My grandfather knew when it was the right day to prune the vines. He always knew when it was the right night to go out fishing for eels. He couldn’t really explain how he knew it, but he did.
My grandmother knew how to make a perfect traditional cake. Many people from the village used to bring her the ingredients and she never disappointed, no matter how different the flour or the eggs were. Though, she didn’t know the recipe. When we manage to elicit a structured formula from her, the results weren’t as good.
Yesterday evening a dear friend told me about his great grandfather.
He was the man everyone called to get fruitful grafts on the vineyards. Throughout his career, he kept a daily log with all his weather observations. But what made him successful was his ability to retrieve the right information from his yearslong almanack and know the most propitious moment to make a successful graft. He couldn’t explain how he knew, but he did.
They all knew without knowing. Each one of them knew, deep in their own essence, how to read the invisible signs of the universe.
That is wisdom to me.
The subjective knowing beyond the objective knowledge.
Unfortunately, the subjective knowing can’t be modelled or structured, and so it cannot be taught.
You can only acquire it through observation and experience.
It takes time, discipline and awareness.
And the willingness to detach from the outcome.
“The only difference between stumbling blocks and stepping stones is the way in which we use them.” – Adriana Doyle
Yesterday I had an enlighting conversation with my dear friend Umberto. We were talking about how tough times can be unique sources of learning and growth, or heavy stones dragging us down.
It is up to us to decide what to do with our pitfalls.
I was also sharing how things that I experienced as massive failures when they happened years ago are now events that I cherish as part of my growth.
Yet, to put failures and tough times in the right perspective when you’re living them, it’s definitely hard.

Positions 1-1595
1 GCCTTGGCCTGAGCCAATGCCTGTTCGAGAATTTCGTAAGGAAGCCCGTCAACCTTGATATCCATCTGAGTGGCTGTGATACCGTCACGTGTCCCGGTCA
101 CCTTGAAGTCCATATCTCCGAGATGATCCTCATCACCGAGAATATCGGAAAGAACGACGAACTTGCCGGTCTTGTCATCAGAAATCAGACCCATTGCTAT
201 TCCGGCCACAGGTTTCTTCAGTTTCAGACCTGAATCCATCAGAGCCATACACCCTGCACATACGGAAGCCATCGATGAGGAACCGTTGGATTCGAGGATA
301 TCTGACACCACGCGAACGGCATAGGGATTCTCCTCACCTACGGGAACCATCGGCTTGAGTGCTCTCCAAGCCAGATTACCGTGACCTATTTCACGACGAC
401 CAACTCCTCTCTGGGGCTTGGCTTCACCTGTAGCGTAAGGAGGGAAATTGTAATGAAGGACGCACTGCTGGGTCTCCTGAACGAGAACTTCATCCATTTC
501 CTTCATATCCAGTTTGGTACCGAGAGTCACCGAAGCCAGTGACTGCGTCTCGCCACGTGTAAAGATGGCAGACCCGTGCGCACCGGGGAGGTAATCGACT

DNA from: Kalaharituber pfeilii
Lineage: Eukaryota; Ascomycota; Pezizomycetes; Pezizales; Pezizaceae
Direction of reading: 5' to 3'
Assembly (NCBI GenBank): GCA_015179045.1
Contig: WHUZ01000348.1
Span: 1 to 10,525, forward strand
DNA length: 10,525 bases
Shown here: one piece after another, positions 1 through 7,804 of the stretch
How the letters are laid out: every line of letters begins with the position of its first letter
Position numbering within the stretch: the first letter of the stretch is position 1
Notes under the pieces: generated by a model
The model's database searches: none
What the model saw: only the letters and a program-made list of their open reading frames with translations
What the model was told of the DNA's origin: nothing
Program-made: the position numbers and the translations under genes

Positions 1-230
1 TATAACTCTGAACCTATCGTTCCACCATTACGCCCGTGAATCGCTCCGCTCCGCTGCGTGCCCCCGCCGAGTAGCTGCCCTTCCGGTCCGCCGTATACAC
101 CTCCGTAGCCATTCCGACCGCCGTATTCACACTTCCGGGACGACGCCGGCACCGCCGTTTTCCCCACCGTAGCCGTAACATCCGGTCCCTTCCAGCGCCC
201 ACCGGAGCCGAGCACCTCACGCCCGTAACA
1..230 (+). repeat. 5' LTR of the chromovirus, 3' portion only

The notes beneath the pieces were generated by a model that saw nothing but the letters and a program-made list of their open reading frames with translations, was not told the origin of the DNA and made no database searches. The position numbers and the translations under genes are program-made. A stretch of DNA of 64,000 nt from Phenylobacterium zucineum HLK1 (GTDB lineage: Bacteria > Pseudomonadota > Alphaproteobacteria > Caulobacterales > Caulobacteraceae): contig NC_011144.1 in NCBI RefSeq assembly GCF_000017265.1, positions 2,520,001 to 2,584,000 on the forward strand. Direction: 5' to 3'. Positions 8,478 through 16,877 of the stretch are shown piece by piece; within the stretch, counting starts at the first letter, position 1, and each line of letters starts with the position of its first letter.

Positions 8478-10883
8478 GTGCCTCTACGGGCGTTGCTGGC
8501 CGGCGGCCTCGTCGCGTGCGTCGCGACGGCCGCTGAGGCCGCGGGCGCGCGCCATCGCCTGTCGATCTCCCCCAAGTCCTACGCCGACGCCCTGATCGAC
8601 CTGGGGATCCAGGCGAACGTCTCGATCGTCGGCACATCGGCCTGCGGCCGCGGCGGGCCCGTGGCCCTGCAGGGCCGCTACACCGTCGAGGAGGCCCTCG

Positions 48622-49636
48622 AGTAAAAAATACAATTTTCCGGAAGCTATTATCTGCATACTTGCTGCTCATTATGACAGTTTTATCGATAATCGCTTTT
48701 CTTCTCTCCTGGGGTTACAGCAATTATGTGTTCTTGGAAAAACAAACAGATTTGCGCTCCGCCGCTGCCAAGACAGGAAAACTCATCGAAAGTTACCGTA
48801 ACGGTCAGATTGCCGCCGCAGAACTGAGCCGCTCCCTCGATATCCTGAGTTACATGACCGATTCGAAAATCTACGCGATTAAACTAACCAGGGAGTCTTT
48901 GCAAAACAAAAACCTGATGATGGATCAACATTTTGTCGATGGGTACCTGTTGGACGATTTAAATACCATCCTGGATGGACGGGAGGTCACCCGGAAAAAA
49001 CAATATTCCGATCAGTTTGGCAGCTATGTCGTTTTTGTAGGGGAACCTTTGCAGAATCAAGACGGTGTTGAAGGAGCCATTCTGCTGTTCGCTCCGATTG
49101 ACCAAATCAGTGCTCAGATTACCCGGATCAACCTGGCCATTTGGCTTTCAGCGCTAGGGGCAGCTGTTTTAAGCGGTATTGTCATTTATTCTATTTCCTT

As usual, Umberto shared a fascinating metaphor to explain this.
“It’s a matter of volume occupied. The more space something takes within your life, the heavier you perceive it. When you widen your space, that same thing becomes smaller and smaller, until it’s almost irrelevant.”
Quite obvious, no? If you put any object right in front of your face, it looks huge, but as soon as you put some space between you and the object, it becomes smaller until it almost disappears.
But how do you do that? It looks like time would be the only thing needed to gain a wider perspective on things. However, it’s not. How many people do you know who are still chained to their past failures and can’t see beyond them?
I believe the key is to practice the art of detachment. Your not your failures, and you’re not your successes. Only when you learn to detach from the outcome of what you do, you can walk away from it. And gain the perspective needed to transform failures in learning.
Some times my mind reminds me of a chihuahua.
A friend has one of those tiny cute dogs, and I’ve done the dog-sitter a few times. It’s incredible how much energy it’s squeeze in such a small being.
There were moments in which there was no way to keep him still. He was running all around full speed, jumping from the char to the sofa, on the table. No matter how much I tried to calm him down, to pet him or to offer him some rewards. He just kept spinning around like crazy until he was exhausted. Over the months, I’ve learned to let go. There was no point in trying to control him. So, I gave him the space for his crazy running until he was ready to interact with me.
Some times my mind does the same, and it goes all over the place. It spins around, bouncing from memories to ideas, going from one place to another, from one thought to something else completely unrelated — all of this without any apparent logic or purpose.
In the beginning, it was upsetting. In particular, when it happens when I’d like to focus on something, or I am meditating. Like before writing my morning post. I was disappointed by my inability to keep my mind where I wanted. But then I realised that trying to control my thoughts is pointless. I had to let them run wild and free until peace comes. The beautiful thing is that very often with peace also come the answers. And a previously invisible pattern emerged from what were unrelated thoughts a moment before.